Thursday 25 October 2012

California and Arizona - February, 2011: part 4

February 19 and 20, 2011 - Los Angeles area
February 21 and 22, 2011 - San Diego and the Salton Sea
February 23, 2011 - Phoenix, Tucson, the Santa Cruz flats and Madera Canyon
February 24, 2011 - Madera Canyon, Patagonia, and the San Rafael Grasslands
February 25, 2011 - Cave Creek Canyon, Barfoot Canyon, drive to Ventura, CA
February 26, 2011 - Kern and Santa Barbara Counties, CA
February 27, 2011 - Santa Cruz Island
February 28, 2011 - Los Angeles, flight home

February 24
The day held a lot of promise – we were going to spend the morning picking up the specialties in Madera Canyon, then head over to Patagonia to check some famous hummingbird feeders and find about a dozen species of hummingbirds, then check the famous Patagonia Lake State Park (with a detour at Pena Blanca for the Least Grebes) and find a whole bunch of Mexican strays (birds, not people), and finally a check of the San Rafael Grasslands for prairie species.
It took a while for the canyon to warm up in the morning, so birdsong was quiet. After a brief vigil at the Santa Rita Lodge feeders, birds finally appeared. I called out Hermit Thrush, and a junco flushed from a bush. The guys made fun of me, but then seconds later they got on the thrush. Come on, my ID skills are not THAT bad.... Around the feeders we picked up Bridled Titmouse, three subspecies of Dark-eyed Junco, Acorn Woodpecker, and brief looks at a Hepatic Tanager that stopped in. I was especially happy with the tanager - a species that I had long wanted to see! Unfortunately the hummingbird feeders were not active this time of year. 

Acorn Woodpecker

Mexican Jay

Hepatic Tanager

At this point it was still quite cool out (about 30 degrees F), so we drove down the canyon to see what was active in the sun. This was a good move as we found a huge sparrow flock containing 11 species (including our first Green-tailed and Canyon Towhees and Lark Buntings). Many other birds were around and we had great looks at Pyrrhuloxia, Ladder-backed Woodpecker, and Cactus Wren.

Brewer's Sparrow

We left with smiles on our faces and drove to Pena Blanca Lake to check out the Least Grebes. Along the route we had a couple of Black Vultures!

Black Vulture

 I split from the guys and  found 3 at the far end of the lake (with a flock of Mexican Mallards), while they found the other 3 grebes at their end of the lake. I really enjoyed this place and was happy to find an Eastern Winter Wren (very rare in Arizona), Bewick’s Wren, and Rufous-crowned Sparrows. The other guys got Sora, Gray Flycatcher, and a few others. 

Least Grebe

Rock Wren rocking out

We continued on to Patagonia, but for a moment were slightly confused as the signs were in metric around here! We also briefly looked at Mexico. Nice place!

view of Mexico

The main targets at Patagonia were Neotropic Cormorant, Rufous-backed Robins, and a trogon. Well, the theme of Arizona continued and we missed them all. White-throated Swifts were nice to see and we had some interesting passerines including Plumbeous Vireo, Hammond’s, Gray, and a “Western” flycatcher, and marsh wrens. We had some fun angering the belligerent cows that roamed the area as well. It was a nice park and it felt great to be walking around on this beautiful spring day!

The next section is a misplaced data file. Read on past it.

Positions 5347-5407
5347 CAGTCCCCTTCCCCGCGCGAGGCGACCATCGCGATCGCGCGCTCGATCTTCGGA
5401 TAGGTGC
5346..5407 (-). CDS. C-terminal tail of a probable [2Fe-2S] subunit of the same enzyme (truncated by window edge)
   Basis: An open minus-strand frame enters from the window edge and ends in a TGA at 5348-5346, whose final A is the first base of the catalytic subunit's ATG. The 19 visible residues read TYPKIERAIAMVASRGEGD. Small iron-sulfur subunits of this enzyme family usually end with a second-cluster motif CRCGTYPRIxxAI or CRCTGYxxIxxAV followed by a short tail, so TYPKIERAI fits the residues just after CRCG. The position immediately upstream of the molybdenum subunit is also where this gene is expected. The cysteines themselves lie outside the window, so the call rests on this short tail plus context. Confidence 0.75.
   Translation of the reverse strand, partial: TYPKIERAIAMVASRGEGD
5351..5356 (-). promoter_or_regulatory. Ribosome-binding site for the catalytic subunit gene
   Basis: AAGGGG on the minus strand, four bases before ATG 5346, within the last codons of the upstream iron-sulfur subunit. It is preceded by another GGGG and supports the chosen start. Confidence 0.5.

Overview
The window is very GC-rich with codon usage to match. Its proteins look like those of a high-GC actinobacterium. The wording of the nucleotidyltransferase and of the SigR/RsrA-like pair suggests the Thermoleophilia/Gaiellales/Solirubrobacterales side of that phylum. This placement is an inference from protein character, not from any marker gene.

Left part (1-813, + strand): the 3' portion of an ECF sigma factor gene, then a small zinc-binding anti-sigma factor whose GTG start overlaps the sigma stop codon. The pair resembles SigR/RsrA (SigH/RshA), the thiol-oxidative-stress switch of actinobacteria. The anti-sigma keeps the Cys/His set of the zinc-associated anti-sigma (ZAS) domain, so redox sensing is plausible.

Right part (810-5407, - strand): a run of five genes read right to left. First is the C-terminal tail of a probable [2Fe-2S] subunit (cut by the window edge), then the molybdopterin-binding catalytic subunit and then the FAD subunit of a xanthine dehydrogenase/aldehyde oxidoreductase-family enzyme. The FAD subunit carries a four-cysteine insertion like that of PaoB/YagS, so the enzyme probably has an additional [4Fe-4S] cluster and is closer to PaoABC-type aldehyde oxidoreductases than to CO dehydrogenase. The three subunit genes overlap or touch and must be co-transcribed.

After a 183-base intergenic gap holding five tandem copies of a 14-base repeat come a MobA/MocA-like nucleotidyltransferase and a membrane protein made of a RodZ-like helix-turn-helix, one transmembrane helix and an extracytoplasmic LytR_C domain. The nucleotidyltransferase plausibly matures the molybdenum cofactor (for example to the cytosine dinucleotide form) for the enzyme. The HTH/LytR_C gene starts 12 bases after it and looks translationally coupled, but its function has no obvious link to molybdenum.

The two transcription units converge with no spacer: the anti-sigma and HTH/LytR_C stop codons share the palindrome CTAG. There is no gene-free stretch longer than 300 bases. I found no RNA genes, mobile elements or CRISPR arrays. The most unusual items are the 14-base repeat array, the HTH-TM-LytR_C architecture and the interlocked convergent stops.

The famous feeders of the Paton’s were next on the agenda. These hummingbird feeders have been visited by nearly every birder who goes to southeastern Arizona, and for good reason! As expected, when we arrived there was a vigilant group of birders keeping an eye on the feeders. Inca and White-winged Doves were new for us and a male Lazuli Bunting made a few brief visits.

The Paton's

Lazuli Bunting

The only hummers we got were Rufous, Allen’s, and Anna’s - so much for a huge hummingbird day! It was, however, great to have killer looks at these birds in perfect lighting. 

Anna's Hummingbird

A Red-breasted Sapsucker was in the trees just down the road, which I believe is a rare bird for southeastern Arizona.

Red-breasted Sapsucker

We spent the afternoon at the San Rafael Grasslands, a stop that ended up being one of the highlights of the trip for all of us. While bird life was scant, the place was spectacular. Endless rolling grasslands extended almost as far as the eye could see.

San Rafael grasslands

San Rafael grasslands

It was so peaceful with a gentle breeze rolling through, the sounds of Meadowlarks everywhere (both species), and the warm glow of the setting sun behind us. We spent much of the time just cruising around.

Birdlife, while not incredible, did include Grasshopper Sparrow, Lillian’s Meadowlark, Northern Harrier, “Prairie” Merlin, White-tailed Kite, and Say’s Phoebe. We ended up scoping a flock of Pronghorns in the distance.

Lillian's Eastern Meadowlarks

Grasshopper Sparrow


Dave of course, had to emulate their behaviour. Nice prancing, buddy.

I left this place with a great feeling – it was so relaxing and peaceful to be in this wonderful place.
Dinner was spent at a local joint (the Wagon Wheel), then it was off on the long drive to Portal. We arrived in Cave Creek Canyon under a blanket of stars that were visible in the dry desert air.

Cave Creek Canyon Campground

It was time for yet another long night in the car, but I had a surprisingly decent sleep curled up in the back seat. I guess total exhaustion will do that to you! 

1 comment:

Unknown said...

What is your plan regarding Hurricane Sandy?